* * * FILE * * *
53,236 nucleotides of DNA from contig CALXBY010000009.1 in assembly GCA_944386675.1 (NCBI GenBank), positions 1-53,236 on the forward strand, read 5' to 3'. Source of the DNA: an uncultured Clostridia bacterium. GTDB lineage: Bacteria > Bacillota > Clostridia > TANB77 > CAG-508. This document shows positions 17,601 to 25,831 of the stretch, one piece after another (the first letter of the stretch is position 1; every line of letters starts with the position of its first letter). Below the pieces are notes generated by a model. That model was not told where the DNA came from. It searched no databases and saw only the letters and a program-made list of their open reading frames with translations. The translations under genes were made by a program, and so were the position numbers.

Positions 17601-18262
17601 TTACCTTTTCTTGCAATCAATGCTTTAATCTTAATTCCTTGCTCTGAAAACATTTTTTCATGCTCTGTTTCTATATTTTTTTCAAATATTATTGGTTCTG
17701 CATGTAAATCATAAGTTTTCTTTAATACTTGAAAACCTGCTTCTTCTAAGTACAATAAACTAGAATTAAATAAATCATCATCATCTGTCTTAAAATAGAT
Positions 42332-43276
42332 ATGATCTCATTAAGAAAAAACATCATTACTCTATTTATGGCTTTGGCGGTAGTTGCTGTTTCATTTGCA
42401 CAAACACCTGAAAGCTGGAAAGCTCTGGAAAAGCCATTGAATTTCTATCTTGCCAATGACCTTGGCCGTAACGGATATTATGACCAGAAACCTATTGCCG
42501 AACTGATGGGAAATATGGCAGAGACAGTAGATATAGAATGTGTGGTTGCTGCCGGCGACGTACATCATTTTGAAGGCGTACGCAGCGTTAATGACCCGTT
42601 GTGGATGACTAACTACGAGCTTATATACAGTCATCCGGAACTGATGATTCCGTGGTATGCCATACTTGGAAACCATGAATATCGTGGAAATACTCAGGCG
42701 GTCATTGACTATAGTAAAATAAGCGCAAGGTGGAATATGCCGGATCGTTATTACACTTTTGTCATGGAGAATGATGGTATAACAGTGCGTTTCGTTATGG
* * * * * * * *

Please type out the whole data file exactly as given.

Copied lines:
53,236 nucleotides of DNA from contig CALXBY010000009.1 in assembly GCA_944386675.1 (NCBI GenBank), positions 1-53,236 on the forward strand, read 5' to 3'. Source of the DNA: an uncultured Clostridia bacterium. GTDB lineage: Bacteria > Bacillota > Clostridia > TANB77 > CAG-508. This document shows positions 17,601 to 25,831 of the stretch, one piece after another (the first letter of the stretch is position 1; every line of letters starts with the position of its first letter). Below the pieces are notes generated by a model. That model was not told where the DNA came from. It searched no databases and saw only the letters and a program-made list of their open reading frames with translations. The translations under genes were made by a program, and so were the position numbers.

Positions 17601-18262
17601 TTACCTTTTCTTGCAATCAATGCTTTAATCTTAATTCCTTGCTCTGAAAACATTTTTTCATGCTCTGTTTCTATATTTTTTTCAAATATTATTGGTTCTG
17701 CATGTAAATCATAAGTTTTCTTTAATACTTGAAAACCTGCTTCTTCTAAGTACAATAAACTAGAATTAAATAAATCATCATCATCTGTCTTAAAATAGAT
Positions 42332-43276
42332 ATGATCTCATTAAGAAAAAACATCATTACTCTATTTATGGCTTTGGCGGTAGTTGCTGTTTCATTTGCA
42401 CAAACACCTGAAAGCTGGAAAGCTCTGGAAAAGCCATTGAATTTCTATCTTGCCAATGACCTTGGCCGTAACGGATATTATGACCAGAAACCTATTGCCG
42501 AACTGATGGGAAATATGGCAGAGACAGTAGATATAGAATGTGTGGTTGCTGCCGGCGACGTACATCATTTTGAAGGCGTACGCAGCGTTAATGACCCGTT
42601 GTGGATGACTAACTACGAGCTTATATACAGTCATCCGGAACTGATGATTCCGTGGTATGCCATACTTGGAAACCATGAATATCGTGGAAATACTCAGGCG
42701 GTCATTGACTATAGTAAAATAAGCGCAAGGTGGAATATGCCGGATCGTTATTACACTTTTGTCATGGAGAATGATGGTATAACAGTGCGTTTCGTTATGG